Skip to comments.We are worried about Hyundai: Toyota
Posted on 01/11/2006 5:06:44 AM PST by CarrotAndStick
Toyota Motor Corp, one of the world's most successful automakers, claims to be afraid of a lot of things: complacency, competition, and success itself.
But in the United States, rival Hyundai Motor Co may well be at the top of Toyota's list.
"We're worried about them," Yukitoshi Funo, chairman of Toyota Motor Sales USA, told reporters in Detroit this week.
"Our main competitors here are essentially Honda Motor Co Ltd, Nissan Motor Co Ltd and Hyundai, but Hyundai is the one we are very carefully watching," he said on the sidelines of the North American International Auto Show in Detroit.
South Korea's top automaker, until recently a target of jokes about broken-down parts, has dramatically raised its profile on the world stage with a benchmark study by research firm JD Power showing an improvement in quality to match the best Japanese brands.
Hyundai now sells far more cars than Volkswagen AG, Mazda Motor Corp and Subaru in the US.
It expects sales to rise more than 10 per cent this year to over 500,000 units, in an overall market that it reckons will shrink.
In 2005, Hyundai's sales fell 7.7 per cent to 418,615 units, giving it a market share of 2.5 per cent.
"The quality story is resonating," Bob Cosmai, Chief Executive Officer of Hyundai Motor America, said at the Detroit show.
"We're broadening the depth of our product line, and it's a great value story. When I joined the company at the end of 1990 we sold 90,000 cars, so we're making our presence really known."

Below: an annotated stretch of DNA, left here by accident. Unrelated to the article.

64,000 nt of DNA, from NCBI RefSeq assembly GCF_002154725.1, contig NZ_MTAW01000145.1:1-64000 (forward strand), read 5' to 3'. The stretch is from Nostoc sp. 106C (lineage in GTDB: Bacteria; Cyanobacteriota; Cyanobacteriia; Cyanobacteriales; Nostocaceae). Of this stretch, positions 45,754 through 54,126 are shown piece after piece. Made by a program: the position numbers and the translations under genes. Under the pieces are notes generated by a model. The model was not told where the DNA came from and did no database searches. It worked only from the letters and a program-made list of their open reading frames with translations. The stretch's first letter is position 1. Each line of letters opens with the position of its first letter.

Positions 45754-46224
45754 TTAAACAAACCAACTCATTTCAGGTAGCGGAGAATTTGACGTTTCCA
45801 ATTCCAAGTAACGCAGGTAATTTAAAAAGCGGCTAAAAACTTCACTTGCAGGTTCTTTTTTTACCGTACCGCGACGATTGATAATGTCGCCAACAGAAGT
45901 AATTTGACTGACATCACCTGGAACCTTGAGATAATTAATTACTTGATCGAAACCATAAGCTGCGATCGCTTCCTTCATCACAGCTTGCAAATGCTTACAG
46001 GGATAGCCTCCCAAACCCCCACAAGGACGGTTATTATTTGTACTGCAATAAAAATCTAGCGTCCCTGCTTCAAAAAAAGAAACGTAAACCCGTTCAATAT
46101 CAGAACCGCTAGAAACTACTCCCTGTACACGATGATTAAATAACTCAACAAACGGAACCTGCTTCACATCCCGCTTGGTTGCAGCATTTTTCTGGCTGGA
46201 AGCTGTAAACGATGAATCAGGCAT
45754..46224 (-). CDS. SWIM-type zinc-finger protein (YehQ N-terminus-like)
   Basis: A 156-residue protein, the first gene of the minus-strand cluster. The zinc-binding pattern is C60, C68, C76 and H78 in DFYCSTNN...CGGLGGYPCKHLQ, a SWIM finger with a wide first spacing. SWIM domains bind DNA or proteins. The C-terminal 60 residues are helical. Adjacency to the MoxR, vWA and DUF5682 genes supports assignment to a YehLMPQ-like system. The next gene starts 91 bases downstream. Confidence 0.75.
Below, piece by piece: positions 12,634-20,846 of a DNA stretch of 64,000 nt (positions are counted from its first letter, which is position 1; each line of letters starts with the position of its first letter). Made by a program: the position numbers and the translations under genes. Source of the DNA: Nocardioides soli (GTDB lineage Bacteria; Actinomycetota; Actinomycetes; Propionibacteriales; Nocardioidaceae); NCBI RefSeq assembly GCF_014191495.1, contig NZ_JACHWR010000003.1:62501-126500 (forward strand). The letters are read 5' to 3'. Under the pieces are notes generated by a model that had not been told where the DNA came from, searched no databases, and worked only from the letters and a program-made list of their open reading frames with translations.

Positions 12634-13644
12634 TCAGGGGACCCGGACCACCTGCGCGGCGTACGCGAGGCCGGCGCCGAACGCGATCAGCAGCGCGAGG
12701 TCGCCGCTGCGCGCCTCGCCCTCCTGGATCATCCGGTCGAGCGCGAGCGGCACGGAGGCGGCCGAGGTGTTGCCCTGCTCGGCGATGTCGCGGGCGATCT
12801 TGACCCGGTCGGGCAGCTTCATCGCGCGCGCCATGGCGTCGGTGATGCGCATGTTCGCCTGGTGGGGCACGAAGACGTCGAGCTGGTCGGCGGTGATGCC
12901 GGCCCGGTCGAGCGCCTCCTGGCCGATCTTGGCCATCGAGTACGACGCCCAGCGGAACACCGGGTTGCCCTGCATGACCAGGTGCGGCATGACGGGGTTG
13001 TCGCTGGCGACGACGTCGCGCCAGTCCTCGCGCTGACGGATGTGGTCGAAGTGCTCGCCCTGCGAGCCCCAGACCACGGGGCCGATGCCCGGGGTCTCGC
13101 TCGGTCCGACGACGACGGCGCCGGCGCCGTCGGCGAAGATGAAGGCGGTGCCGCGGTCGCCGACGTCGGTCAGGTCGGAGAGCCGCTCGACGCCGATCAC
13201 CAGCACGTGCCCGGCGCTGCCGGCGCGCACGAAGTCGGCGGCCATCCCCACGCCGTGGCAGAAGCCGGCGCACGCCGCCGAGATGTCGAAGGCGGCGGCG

Unveiling the remodelled Santa Fe sport utility vehicle at the show, Cosmai said its popular model would be priced "thousands of dollars" below a comparably equipped Toyota Highlander with six airbags, electronic stability control and other advanced safety features.
As Cosmai admits, Hyundai's path to success has been modelled closely on Toyota's strategy of striving for top quality and competitive prices, and appealing to a broad range of customers with wide-ranging cars.
That's what worries Toyota most.
"Honda and Nissan are also formidable rivals, but they have a distinct business approach and profile from us," Toyota's Funo said. "Hyundai, meanwhile, is essentially doing what we're doing."
But Funo added that Toyota would not and could not compete with Hyundai on prices, and would instead focus on building its brand and value.
"Our costs aren't as low as Hyundai's. We don't want to compete on their terms," he said.
His Hyundai counterpart, meanwhile, seemed to be adopting Toyota's characteristic modesty when asked how the South Korean company stacked up.
"I'm not sure anyone's a big threat to Toyota right now," Cosmai said.
"They're a very successful company," he said, adding that Hyundai benchmarked much of its processes and design characteristics around Toyota. "We have a long way to go."
Anybody that's driven or been a passenger in a recent vintage Hyundai will tell you they are building much, much better cars.
absolutely. hyundai's turnaround has been remarkable...
I see a lot of teens and young 20-somethings driving the sporty and sexy Hyundai Tiburon. If only they'd make a convertible out of the Tiburon, I'd pick one up as a 2nd car. The current Toyota Celicas are ugly and Honda never has done a convertible well.
About 8 or 9 years ago, I rode in a friend's Hyundai. It was a rattle-trap. The thing sounded and felt like it was going to shake itself apart, and it was only less than a year old. He had bought it after having had (and liked) a Saturn.
Last month, I rode in another friend's two year old Hyundai, and she loves it. It was really a very nice car.
I've owned Toyota Corollas for the last 16 years (I'm on my second), but when it comes time to buy another car (in about another 4 years), I'll give the Hyundai a serious look. Toyota has nearly priced the Corolla out of my budget.